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Vicky Mochama: The voice of Metro News.

Vicky Mochama presents a Law & Order spinoff for the #MeToo movement

The dedicated people who evaluate which perpetrators are like, really gross and bad, are members of an elite adjudication team known as the Court of Public Opinion.

In the Court of Public Opinion, usually there are some resignations and doomed countersuits, but to each his own, really.

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In the Court of Public Opinion, usually there are some resignations and doomed countersuits, but to each his own, really.

In the criminal justice system, sexually-based offences are considered especially heinous. But across the land, the dedicated people who evaluate which perpetrators are like, really gross and bad, are members of an elite adjudication team known as the Court of Public Opinion.

INT. DAY. A COFFEE SHOP

Woman 1: Did you hear about the politician and his alleged behaviour?

Woman 2: Yeah. A friend who worked in his first law firm said there were rumours for a long time.

Woman 1: He definitely did it then.

Newspaper columnist: Excuse me ladies, but the courts haven’t weighed in so he’s innocent until proven guilty.

Woman 1: I’m sorry. Did you say my latte's ready?

INT. DAY. OFFICE.

Tough but emotionally vulnerable woman detective: Okay, guys, I know we’ve all been up all night judging the Kardashians but we’ve got a live one. A reporter claims that a person of some renown has a bit of a habit of offering his male appendage to ladies younger than him and plying them with alcohol. Now, the reporter says she has text messages, parts of an email and the word of two different women spanning over a decade who’d be willing to talk. I don’t know that we’ve got enough to take it to a prosecutor. So I think we should fire it over to the Court of Public Opinion.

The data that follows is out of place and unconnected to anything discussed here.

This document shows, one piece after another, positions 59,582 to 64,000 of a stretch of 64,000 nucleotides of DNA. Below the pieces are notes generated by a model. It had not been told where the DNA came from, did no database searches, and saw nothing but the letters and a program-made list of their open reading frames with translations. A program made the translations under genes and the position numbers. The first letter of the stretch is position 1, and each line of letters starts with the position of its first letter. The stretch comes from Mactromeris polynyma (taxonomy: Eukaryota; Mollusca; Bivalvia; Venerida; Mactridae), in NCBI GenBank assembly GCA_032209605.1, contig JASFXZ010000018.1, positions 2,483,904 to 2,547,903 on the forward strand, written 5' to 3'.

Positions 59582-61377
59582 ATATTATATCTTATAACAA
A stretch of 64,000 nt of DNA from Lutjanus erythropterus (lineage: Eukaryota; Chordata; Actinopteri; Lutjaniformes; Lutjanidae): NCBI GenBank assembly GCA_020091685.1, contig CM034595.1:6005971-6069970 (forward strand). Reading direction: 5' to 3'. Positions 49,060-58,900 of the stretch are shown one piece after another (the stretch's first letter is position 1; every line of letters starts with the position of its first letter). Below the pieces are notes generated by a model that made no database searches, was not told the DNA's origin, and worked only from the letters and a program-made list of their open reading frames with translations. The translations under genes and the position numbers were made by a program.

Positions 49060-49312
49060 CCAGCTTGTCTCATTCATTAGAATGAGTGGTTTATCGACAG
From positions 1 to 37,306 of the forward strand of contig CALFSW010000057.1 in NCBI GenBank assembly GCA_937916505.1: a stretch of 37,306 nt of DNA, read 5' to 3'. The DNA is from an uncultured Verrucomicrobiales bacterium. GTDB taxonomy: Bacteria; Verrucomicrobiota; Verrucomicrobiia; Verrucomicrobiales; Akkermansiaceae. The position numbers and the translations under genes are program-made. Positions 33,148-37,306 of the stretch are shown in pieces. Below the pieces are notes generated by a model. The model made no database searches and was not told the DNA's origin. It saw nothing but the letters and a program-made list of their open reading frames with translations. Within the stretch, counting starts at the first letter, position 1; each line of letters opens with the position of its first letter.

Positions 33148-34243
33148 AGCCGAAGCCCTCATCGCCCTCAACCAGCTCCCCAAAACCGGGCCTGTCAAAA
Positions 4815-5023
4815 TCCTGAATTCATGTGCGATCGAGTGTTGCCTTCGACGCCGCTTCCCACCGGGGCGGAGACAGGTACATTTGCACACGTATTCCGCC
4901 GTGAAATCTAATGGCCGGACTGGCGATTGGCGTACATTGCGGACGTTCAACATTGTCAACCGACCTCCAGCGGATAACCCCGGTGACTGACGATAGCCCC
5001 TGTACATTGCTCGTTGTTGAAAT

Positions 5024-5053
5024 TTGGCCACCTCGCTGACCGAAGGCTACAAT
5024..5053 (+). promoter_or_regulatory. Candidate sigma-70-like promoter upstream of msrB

Jimmy Falcone (who went to law school): You sure, boss?

Detective: We don’t have time for your law school crap, Falcone.

INT. DAY. COURTROOM

Bailiff: Judge Jane Q. Opinion presiding. All rise.

Judge: Thanks Taylor, but no need for the formalities. Let’s just get to judging.

Bailiff: Case file 239-A. The People vs. Rumours About A Man

Judge: Christ, Taylor, I feel like I’ve been looking at behaviour and evaluating if it’s gross or bad for ages. And yet, not a single conviction. Anyways, I see the people have a witness. Please state your name and job for the record.

Witness: My name is Girl who Heard A Story But Wasn’t Super Sure It Was True. I work at the Place Where The Thing Happened But A Couple Years Later. A girl told me that maybe something had happened between her and The Man About Whom There Is A Rumour, which wouldn’t surprise me cause he just seems like the type you know.

Judge: In the opinion of this court, Oooh girl tell me more. You haven’t told me what he did, but I’m comfortable that he definitely did it.

Witness: Are you going to order this man to be arrested?

Judge: Listen, you’re not the first Girl in here and you certainly won’t be the last. This is where folks come when nothing else worked.

Witness: What… what happens now?

Judge: Usually there are some resignations and doomed countersuits, but to each his own, really.

Witness: Are you going to render any kind of verdict?

Judge: Um, sure. Whoever you’re talking about is a gross bad person.

INT. COURTHOUSE HALLWAY

Tough but emotionally vulnerable woman detective: It’s not perfect, but it’s something.

Falcone: This isn’t what I went to law school for.

Newspaper columnist: I should have gone to law school. Your Americanos will be at the counter.

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